Why do infants begin to talk? Language as an unintended consequence
Journal/Book: J Child Lang. 1996; 23: 40 West 20TH Street, New York, NY 10011-4211. Cambridge Univ Press. 251-268.
Abstract: Scholars have addressed a range of questions about language development, but for some reason have neglected to ask why infants begin to talk. Biologists often prefer 'how' to 'why' questions, but it is possible to ask about the immediate consequences of developing behaviours - an acceptable strategy for attacking causation - and psycholinguists can study the immediate consequences to the infant of behaviours that lead to linguistic competence. This process is demonstrated with a series of illustrative proposals as to the short- and long-term consequences of vocal learning and utterance storage, two developmental phases that lead to talking, as well as the act of talking itself. The goal is to encourage investigation of behavioural dispositions that nudge the child, by degrees, towards proficiency in the use of spoken language.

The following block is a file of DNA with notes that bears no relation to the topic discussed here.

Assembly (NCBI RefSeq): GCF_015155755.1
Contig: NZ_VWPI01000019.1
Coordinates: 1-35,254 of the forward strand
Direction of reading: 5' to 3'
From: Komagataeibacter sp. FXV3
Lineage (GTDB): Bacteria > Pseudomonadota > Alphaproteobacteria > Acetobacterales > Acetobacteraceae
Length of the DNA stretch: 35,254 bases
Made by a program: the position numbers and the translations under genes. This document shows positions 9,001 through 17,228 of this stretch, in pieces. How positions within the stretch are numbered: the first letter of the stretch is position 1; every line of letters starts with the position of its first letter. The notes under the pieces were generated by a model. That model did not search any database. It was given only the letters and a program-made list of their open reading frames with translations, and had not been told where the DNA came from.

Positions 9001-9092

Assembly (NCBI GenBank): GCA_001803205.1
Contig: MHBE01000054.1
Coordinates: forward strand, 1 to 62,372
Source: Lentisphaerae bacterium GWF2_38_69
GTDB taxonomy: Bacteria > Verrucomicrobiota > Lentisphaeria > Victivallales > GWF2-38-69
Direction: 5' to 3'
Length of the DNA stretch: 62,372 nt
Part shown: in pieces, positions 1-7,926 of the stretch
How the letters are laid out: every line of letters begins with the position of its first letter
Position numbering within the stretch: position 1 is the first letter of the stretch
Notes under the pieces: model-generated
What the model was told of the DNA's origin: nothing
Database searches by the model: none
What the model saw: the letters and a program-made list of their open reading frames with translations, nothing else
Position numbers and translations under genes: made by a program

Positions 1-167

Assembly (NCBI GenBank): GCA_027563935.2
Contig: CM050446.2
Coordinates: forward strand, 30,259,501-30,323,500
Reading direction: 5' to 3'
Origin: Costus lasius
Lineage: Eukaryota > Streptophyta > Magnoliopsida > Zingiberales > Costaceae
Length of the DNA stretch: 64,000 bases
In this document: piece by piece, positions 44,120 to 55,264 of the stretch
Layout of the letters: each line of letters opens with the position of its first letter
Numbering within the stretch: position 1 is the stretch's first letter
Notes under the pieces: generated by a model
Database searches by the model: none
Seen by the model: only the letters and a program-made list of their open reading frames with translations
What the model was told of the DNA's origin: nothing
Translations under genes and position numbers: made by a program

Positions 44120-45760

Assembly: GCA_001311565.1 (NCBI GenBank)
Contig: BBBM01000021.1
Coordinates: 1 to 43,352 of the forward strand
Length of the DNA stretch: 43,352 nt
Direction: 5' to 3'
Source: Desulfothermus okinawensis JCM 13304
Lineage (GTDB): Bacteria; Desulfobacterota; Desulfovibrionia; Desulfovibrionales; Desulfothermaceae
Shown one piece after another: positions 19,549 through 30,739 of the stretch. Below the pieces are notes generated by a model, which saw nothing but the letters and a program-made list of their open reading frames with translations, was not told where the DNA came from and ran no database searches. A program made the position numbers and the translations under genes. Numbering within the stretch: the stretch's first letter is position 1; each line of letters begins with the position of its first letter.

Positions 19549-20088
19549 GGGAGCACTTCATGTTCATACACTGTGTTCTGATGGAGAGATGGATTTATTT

Note: Article JL Locke, Univ Sheffield, Dept Human Commun Sci, 18A Claremont Crescent, Sheffield S10 2TA, S Yorkshire, England
Keyword(s): INDIVIDUAL-DIFFERENCES; SPEECH-PERCEPTION; NATIVE LANGUAGE; SOUND PATTERNS; RECOGNITION; ACQUISITION; VOCALIZATIONS; SPECIFICITY; CONTINUITY; IMITATION